Animal Spirits: Sue Theron (Australia) / Sam Gillespie (Australia) / James Na (Australia) / Paul Hutchison (New Zealand)
Liam Mulligan (Australia) / Wynolan Pacheco (Philippines) / Bow Jaruwangsanti (Australia) / Nicola Tarazi (Palestinian Territory)
555 nanometers suspends a canopy of shimmering green light above an historic laneway in The Rocks. A ‘creature’ of its surroundings, this restful green space responds to sound, light – and the weather.
It is accompanied by an acoustic landscape using cicada calls as the starting point to create an absorptive environment.
Of all the colours in the visible spectrum, the colour green – specifically at spectrum 555 nanaometers – is the colour that the human eye is most sensitive to and the most relaxed by. This means it is the easiest colour to look at. Our eyes are, in effect, at their most relaxed when viewing this bright yellow-green hue, the colour of sunlight shining through translucent leaves.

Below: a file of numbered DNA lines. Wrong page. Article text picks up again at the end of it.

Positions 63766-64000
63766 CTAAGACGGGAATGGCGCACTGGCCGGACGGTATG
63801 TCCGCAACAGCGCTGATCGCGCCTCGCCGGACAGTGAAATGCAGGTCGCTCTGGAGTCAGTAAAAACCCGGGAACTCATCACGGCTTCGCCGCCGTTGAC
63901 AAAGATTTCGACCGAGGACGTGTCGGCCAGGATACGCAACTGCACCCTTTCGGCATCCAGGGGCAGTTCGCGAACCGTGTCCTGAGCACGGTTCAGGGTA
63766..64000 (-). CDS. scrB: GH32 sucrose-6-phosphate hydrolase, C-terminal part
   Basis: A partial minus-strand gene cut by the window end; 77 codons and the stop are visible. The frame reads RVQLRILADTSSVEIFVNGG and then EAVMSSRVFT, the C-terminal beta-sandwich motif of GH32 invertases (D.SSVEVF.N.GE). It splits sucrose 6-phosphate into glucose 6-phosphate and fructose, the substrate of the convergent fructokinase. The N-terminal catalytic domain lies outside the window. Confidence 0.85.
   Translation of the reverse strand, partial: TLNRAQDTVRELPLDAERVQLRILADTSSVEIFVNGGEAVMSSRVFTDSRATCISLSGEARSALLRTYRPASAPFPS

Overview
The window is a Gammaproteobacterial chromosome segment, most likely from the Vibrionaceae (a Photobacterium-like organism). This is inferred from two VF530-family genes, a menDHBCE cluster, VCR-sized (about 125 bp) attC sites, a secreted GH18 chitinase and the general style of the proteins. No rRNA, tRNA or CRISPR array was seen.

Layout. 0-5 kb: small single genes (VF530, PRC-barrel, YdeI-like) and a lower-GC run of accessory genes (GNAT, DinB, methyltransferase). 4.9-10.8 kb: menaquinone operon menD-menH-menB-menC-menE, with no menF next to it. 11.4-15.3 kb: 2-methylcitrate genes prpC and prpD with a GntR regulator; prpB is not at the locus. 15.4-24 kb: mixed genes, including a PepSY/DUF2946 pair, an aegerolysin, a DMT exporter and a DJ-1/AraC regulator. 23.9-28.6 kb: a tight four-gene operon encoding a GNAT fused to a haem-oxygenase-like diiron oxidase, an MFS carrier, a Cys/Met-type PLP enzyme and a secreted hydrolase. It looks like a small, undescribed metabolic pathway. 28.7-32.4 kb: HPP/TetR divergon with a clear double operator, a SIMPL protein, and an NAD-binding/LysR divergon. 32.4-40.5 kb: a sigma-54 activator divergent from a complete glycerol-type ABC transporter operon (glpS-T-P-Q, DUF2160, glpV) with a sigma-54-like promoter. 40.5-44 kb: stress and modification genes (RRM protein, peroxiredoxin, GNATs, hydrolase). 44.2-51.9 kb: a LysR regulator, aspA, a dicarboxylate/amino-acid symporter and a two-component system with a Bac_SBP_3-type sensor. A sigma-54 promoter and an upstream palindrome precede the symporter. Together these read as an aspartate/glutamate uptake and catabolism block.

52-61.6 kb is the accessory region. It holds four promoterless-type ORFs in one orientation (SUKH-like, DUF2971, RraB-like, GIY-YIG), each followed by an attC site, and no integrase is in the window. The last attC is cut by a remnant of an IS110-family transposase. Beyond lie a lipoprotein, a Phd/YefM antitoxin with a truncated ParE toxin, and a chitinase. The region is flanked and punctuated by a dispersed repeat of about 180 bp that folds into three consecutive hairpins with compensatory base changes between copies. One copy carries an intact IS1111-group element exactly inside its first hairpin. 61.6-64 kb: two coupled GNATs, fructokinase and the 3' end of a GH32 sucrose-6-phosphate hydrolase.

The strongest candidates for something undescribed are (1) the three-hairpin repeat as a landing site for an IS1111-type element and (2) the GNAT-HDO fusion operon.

We perceive colour through three kinds of photoreceptors (or cones) in the eye: L, which responds to light of long wavelengths, M, which responds to medium wavelengths and S, short-wavelength light. We see different colours depending on how much each type of cone is stimulated. The human eye is most sensitive to green light (555nm) because green stimulates two of the three kinds of cones almost equally (L and M). It's almost as if we evolved as a species under a canopy of leaves.
The aim is to bring you an installation which is evocative of summer, a relaxing space inspired by nature, abstracted to the structure of the city environment.
Country represented by installation: Australia